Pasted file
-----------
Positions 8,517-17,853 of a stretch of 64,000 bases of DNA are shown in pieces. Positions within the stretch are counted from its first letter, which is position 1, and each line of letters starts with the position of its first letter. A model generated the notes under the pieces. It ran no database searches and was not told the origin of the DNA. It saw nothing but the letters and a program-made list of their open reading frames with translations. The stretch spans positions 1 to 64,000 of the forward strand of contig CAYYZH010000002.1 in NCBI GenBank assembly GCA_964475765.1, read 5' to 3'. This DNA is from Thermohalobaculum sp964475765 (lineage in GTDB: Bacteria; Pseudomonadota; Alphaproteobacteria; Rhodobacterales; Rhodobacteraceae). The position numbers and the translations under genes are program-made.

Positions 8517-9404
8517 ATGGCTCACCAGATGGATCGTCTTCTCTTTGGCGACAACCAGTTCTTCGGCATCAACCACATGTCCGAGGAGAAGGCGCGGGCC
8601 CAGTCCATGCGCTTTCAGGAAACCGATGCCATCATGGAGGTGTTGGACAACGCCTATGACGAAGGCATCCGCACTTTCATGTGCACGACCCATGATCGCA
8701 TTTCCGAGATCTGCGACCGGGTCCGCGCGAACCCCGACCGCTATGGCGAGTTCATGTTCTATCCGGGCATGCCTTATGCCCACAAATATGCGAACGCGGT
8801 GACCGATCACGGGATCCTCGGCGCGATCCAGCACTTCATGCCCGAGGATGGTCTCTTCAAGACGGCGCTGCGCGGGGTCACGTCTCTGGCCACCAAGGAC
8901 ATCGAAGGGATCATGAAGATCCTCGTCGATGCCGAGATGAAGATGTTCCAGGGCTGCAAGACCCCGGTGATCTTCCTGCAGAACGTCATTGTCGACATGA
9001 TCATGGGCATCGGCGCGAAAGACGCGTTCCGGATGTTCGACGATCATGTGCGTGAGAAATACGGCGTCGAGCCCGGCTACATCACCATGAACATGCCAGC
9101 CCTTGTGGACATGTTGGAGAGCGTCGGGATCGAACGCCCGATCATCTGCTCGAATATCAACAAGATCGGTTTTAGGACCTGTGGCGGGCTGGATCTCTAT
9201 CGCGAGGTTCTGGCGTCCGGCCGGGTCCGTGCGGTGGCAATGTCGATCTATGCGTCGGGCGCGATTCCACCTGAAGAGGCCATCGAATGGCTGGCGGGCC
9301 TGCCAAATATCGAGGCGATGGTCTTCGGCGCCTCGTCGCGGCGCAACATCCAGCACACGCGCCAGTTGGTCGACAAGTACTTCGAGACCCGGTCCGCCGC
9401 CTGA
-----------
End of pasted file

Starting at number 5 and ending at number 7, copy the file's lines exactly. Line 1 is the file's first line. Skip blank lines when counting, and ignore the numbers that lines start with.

8701 TTTCCGAGATCTGCGACCGGGTCCGCGCGAACCCCGACCGCTATGGCGAGTTCATGTTCTATCCGGGCATGCCTTATGCCCACAAATATGCGAACGCGGT
8801 GACCGATCACGGGATCCTCGGCGCGATCCAGCACTTCATGCCCGAGGATGGTCTCTTCAAGACGGCGCTGCGCGGGGTCACGTCTCTGGCCACCAAGGAC
8901 ATCGAAGGGATCATGAAGATCCTCGTCGATGCCGAGATGAAGATGTTCCAGGGCTGCAAGACCCCGGTGATCTTCCTGCAGAACGTCATTGTCGACATGA